Thursday Throwback: How to Save Money on Custom Wedding Invitations
April 26, 2012 § Leave a comment
You’ve probably all seen articles advising you on the ways to save money on your wedding invitations, and they are often along the lines of “send invitations by email, do-it-yourself or by print-your-own boxed invitations”. Yes, each of those is a valid way to save money on invitations, but what about those couples that are looking for more value rather than just less cost?
I’m pretty sure there are a number of people who think this blog exists solely to help part engaged couples with their wedding budget. The fact is that I wouldn’t be in this business doing what I do if I didn’t love high-quality, unique, beautiful, gorgeous, over-the-top wedding stationery – and yes, often it’s pricey too. But I certainly have lots of couples who come to us with very specific budgets, and whatever that budget may be, the are looking to maximize the value they are getting. So, the title of this post may be a bit misleading – some of these tips will help you save money, but some will help you get more value out our your wedding stationery dollars.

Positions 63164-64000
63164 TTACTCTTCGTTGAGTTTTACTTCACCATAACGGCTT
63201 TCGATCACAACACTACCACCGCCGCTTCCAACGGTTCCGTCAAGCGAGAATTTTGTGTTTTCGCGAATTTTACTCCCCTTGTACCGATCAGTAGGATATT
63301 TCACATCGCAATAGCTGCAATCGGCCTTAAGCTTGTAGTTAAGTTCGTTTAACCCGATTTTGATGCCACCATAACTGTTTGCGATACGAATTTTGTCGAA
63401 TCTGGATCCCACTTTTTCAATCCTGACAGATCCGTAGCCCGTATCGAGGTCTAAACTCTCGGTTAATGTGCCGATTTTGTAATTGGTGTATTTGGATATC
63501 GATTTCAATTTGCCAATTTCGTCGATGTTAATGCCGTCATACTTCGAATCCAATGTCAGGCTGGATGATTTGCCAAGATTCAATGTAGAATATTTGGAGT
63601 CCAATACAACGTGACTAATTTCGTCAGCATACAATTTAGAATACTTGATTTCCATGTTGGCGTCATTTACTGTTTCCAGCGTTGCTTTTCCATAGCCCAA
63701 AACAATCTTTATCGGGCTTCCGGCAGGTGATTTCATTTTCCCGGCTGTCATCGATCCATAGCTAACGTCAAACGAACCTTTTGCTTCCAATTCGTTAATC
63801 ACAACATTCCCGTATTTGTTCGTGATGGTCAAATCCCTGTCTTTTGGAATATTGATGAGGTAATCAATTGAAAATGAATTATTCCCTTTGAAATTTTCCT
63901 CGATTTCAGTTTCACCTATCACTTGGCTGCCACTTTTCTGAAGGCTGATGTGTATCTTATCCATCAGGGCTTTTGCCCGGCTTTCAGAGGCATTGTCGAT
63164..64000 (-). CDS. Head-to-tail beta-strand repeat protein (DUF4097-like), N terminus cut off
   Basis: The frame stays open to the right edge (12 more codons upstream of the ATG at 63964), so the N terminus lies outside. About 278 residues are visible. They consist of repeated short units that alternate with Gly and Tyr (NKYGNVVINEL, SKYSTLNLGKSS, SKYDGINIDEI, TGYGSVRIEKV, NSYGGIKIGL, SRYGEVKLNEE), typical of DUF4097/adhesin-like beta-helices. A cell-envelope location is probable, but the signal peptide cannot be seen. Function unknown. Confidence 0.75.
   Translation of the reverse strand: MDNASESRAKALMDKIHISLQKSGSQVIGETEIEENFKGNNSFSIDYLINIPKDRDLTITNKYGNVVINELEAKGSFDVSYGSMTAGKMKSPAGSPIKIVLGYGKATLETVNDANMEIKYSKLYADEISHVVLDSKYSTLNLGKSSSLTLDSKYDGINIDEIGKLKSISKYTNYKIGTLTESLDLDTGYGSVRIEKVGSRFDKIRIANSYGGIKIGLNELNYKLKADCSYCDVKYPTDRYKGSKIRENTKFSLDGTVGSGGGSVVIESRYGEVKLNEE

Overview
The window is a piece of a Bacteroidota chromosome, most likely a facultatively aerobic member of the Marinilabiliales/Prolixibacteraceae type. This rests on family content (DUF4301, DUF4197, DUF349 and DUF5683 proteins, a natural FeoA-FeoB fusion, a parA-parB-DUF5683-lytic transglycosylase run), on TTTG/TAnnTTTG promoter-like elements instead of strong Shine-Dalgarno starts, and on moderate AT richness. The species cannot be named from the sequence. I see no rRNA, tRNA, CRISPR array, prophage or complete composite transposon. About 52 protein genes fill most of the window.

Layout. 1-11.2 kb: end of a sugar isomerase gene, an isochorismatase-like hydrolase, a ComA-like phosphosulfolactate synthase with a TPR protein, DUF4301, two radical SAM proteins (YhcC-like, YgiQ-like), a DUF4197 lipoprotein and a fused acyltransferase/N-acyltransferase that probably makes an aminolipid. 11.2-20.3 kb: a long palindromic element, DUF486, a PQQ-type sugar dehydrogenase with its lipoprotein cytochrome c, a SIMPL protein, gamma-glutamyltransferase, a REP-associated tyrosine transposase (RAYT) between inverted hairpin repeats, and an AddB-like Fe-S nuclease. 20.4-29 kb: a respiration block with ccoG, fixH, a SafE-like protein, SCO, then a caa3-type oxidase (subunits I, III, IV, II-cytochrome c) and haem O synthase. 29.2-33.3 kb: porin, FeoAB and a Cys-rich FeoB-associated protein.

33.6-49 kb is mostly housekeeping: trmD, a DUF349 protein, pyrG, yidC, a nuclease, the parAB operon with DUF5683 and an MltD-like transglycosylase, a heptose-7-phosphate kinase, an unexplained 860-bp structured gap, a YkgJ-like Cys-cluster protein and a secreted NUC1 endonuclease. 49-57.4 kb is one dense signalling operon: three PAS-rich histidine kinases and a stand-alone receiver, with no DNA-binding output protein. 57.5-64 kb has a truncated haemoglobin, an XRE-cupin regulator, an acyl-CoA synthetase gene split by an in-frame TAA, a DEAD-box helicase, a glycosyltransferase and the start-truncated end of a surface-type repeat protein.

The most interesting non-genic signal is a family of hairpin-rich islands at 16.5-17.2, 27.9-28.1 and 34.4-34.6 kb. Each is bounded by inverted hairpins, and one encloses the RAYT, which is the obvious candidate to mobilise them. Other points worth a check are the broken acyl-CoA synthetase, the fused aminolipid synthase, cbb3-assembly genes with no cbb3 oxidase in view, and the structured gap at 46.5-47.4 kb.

Today I’m going to share my tips for getting the most value when choosing custom invitations/working with an invitation designer:
Get a head start.
If you’ve chosen custom invitations, you’re already off to a good start. Believe or not, working with an invitation designer can actually help save you money in the long run – designers can be much more flexible than many of the invitation companies out there, and can and will often handle requests that larger companies will not even consider, or will charge a hefty premium for. With a custom invitation, you can control the budget very easily, and make changes on the fly to help ensure that your invitation suite stays within a price range you’re comfortable at. If you’re in love with a design that way over-budget, a designer can also often simplify the design, keeping the elements that you love, but cutting out the ones you don’t need – giving you a similar look, for a much lower cost.
Avoid making those common mistakes.
Oh yes, we’ve talked about them a lot, haven’t we? Pretty much every big mistake covered on our Top 5 list will end up costing you money – make sure you learn as much as you can about how to avoid those mistakes, and your budget will definitely thank you!
Less is definitely more.
While it’s lovely to have multiple paper layers, pockets, ribbons, crystals etc., all of those embellishments come with a fairly high price tag – both due to the cost of the actual item as well as the labour cost involved in assembly etc. The best way to get great “bang for your buck” is to hire a great designer who can work with you to create a gorgeous invitation that is big on design and small on fancy accoutrement (that’s French for bling). It can be challenging to find a designer who can pull of this look – your best bet is to look for someone that has a strong background in graphic design and ask to see their portfolio of work that is simple with no embellishment whatsoever. A great designer should able to produce a stunning flat panel invite, as well as more embellished looks.
Pay attention to printing.